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Equality: Driven by a code of merit

Mott MacDonald chief Keith Howells is on a mission to see his firm visibly taking the lead in the equality debate. Mark Hansford finds out more.

equality logo

When NCE urged chief executives of the UK’s biggest clients, consultants and contractors to show leadership on the equality agenda by declaring themselves feminists last summer, one of the first to step up was Mott MacDonald chairman and chief executive Keith Howells.

Over the last six months or so Howells has been joined by several inspirational leaders, including Aecom boss Steve Morriss, Atkins CEO Uwe Kreuger, Highways Agency, ­Environment Agency and Thames Tideway Tunnel chiefs Graham Dalton, Paul Leinster and Andy ­Mitchell.

Some used the statement to set clear goals or targets for their organisations: Mitchell, for example has set the goal as a gender-balanced workforce by the time his Thames Tideway Tunnel project is completed in 2023.
Howells, in contrast, is initially reticent to set goals or targets.

“I don’t have any figures in mind,” he says. “Our aim is to be a fully-inclusive meritocratic organisation. I don’t think ­affirmative action does anyone any favours,” he adds.

Businesswoman

Right direction: Mott MacDonald is shifting its demographic dramatically at its entry level intake

But he does have some numbers to hand that show how Motts is performing.

“Our graduate intake is disproportionate. We are talking about 30% of our graduate intake as being female, and that’s about double the outtake from universities,” he states. “But we are getting that by selecting on merit,” he stresses.

So at entry level, Motts is well on track to dramatically shifting its demographic.

But Howells knows the real challenge lies in keeping these women once they have joined. And here unconscious bias comes to the fore.

“We’ve done the training on unconscious bias, and having done that you can hear it all the time,” he says.

“Like all these [anti-discriminatory] things we have all the policies in place, as we are required by law. But it is about behaviours. And changing those is a long haul.

“These things come in stages: first you see awareness, then acceptance, and then, finally, actions. We are somewhere between awareness and acceptance,” he says, reflecting on the wider engineering industry as much as on Mott MacDonald.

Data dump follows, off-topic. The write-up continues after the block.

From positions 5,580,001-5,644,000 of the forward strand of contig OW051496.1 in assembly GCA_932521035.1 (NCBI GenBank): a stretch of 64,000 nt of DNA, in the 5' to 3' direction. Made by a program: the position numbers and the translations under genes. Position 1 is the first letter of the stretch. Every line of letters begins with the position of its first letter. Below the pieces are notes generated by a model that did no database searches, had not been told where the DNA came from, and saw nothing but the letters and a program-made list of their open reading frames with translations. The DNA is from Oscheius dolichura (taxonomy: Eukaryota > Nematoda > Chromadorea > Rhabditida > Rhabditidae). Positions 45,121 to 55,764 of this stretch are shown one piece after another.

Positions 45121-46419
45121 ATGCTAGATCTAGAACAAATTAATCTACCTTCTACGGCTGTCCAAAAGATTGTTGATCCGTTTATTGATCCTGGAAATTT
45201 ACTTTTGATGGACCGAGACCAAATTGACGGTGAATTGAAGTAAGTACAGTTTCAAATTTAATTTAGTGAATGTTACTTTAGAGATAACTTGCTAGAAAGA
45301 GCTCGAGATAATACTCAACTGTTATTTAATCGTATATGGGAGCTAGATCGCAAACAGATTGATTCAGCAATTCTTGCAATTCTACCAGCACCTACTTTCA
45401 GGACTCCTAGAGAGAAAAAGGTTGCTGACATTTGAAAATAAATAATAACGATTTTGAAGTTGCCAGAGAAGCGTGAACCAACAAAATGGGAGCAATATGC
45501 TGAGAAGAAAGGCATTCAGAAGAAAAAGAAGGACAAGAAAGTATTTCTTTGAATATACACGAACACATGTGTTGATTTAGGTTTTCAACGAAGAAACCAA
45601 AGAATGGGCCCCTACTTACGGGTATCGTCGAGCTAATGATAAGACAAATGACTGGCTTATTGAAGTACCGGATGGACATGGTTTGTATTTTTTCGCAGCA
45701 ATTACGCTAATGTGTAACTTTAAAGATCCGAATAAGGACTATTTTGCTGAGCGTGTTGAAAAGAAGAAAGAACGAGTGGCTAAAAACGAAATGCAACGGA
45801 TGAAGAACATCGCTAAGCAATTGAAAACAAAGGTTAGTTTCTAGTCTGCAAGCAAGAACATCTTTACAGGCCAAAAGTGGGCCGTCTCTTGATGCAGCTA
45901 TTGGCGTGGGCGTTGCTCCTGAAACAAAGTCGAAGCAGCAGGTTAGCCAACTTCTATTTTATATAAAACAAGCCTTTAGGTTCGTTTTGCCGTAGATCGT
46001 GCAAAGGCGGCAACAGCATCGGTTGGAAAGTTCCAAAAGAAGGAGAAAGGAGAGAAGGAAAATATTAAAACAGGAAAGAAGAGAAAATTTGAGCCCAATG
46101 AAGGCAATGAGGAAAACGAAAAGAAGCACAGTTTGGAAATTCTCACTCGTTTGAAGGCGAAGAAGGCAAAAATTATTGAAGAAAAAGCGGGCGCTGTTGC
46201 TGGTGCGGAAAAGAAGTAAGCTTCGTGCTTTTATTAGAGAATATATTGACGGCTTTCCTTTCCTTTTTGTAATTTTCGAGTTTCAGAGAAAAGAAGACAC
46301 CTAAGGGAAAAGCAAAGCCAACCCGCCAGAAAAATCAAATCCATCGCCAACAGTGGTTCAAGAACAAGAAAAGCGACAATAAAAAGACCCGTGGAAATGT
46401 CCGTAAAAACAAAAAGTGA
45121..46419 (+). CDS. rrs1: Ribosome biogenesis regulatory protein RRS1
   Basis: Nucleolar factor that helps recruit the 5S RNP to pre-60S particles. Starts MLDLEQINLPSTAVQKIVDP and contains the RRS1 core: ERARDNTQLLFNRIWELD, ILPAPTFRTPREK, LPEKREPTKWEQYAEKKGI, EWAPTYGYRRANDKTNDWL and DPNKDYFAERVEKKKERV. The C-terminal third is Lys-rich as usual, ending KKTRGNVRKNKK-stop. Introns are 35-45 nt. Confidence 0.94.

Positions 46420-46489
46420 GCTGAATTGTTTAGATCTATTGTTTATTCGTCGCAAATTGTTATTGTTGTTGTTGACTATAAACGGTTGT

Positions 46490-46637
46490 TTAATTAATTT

Keith Howells

Howells: Removing barriers

“And the more we publicise - that’s probably the wrong word - our struggles with it the better, because the more people hear the personal stories, the better. They hurt sometimes. And often, it is just ignorance,” he states.

“I think the key is working on culture and working on behaviours. It needs leadership and sponsorship and you’ve got to put resources into it, and then you can gain momentum. And if you push long enough it becomes business as usual.”

In the UK Mott MacDonald has an employee-led diversity committee which features five part-time regional co-ordinators supported by a full-time ­diversity champion. This is significant, says Howells.

“I was very keen for us to take a bottom-up approach to this, as it is very difficult to impose these things on people. We want engagement, not imposition,” he states.

The committee exists to champion the cause of diversity and assist in driving out unconscious bias. In parallel with this work is ongoing to discover why the company - like many others in the sector - loses so many women through their careers. Remote working is critical to that, and here Howells thinks there has been a “big shift” at Mott MacDonald, with technology driving acceptance of home working as never before.

“There is now total acceptance within the company that if the system shows you are logged on, then you are available to talk - wherever you are. It has definitely levelled the playing field,” he says.